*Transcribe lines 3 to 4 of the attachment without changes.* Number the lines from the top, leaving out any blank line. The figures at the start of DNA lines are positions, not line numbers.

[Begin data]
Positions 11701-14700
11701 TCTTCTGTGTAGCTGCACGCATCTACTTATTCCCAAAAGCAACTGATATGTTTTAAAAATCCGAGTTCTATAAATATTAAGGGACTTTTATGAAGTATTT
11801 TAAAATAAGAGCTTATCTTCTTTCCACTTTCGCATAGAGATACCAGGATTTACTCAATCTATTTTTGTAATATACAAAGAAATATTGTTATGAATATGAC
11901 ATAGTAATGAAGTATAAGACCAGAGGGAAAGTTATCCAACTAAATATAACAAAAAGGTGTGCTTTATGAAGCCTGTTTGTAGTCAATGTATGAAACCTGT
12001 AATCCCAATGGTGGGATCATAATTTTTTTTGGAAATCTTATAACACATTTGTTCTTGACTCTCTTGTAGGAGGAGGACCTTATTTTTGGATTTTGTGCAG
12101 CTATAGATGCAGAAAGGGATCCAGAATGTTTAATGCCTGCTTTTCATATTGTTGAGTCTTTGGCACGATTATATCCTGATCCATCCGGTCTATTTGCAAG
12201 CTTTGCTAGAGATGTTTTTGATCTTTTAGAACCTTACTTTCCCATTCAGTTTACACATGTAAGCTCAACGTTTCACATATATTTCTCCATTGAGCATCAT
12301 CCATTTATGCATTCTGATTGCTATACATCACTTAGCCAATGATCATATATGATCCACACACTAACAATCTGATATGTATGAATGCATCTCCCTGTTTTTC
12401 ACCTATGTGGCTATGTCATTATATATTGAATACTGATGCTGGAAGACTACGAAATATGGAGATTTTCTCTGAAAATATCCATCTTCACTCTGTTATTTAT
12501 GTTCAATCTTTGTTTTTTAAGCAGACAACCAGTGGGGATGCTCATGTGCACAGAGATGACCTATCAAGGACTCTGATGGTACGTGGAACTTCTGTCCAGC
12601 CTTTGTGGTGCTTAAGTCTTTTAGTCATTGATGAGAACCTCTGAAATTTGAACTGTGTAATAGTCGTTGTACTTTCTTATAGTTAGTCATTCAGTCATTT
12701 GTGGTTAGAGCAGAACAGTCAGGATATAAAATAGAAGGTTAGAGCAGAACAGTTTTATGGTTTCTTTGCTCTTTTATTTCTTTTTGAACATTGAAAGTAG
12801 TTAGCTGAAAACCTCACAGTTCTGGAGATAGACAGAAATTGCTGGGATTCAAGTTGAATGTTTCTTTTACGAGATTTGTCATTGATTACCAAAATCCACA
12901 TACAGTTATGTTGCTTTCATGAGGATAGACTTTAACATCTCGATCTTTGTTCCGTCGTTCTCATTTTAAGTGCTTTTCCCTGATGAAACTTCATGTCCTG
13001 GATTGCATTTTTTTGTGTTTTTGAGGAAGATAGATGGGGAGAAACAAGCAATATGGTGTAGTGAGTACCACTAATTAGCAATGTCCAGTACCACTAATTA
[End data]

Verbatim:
11801 TAAAATAAGAGCTTATCTTCTTTCCACTTTCGCATAGAGATACCAGGATTTACTCAATCTATTTTTGTAATATACAAAGAAATATTGTTATGAATATGAC
11901 ATAGTAATGAAGTATAAGACCAGAGGGAAAGTTATCCAACTAAATATAACAAAAAGGTGTGCTTTATGAAGCCTGTTTGTAGTCAATGTATGAAACCTGT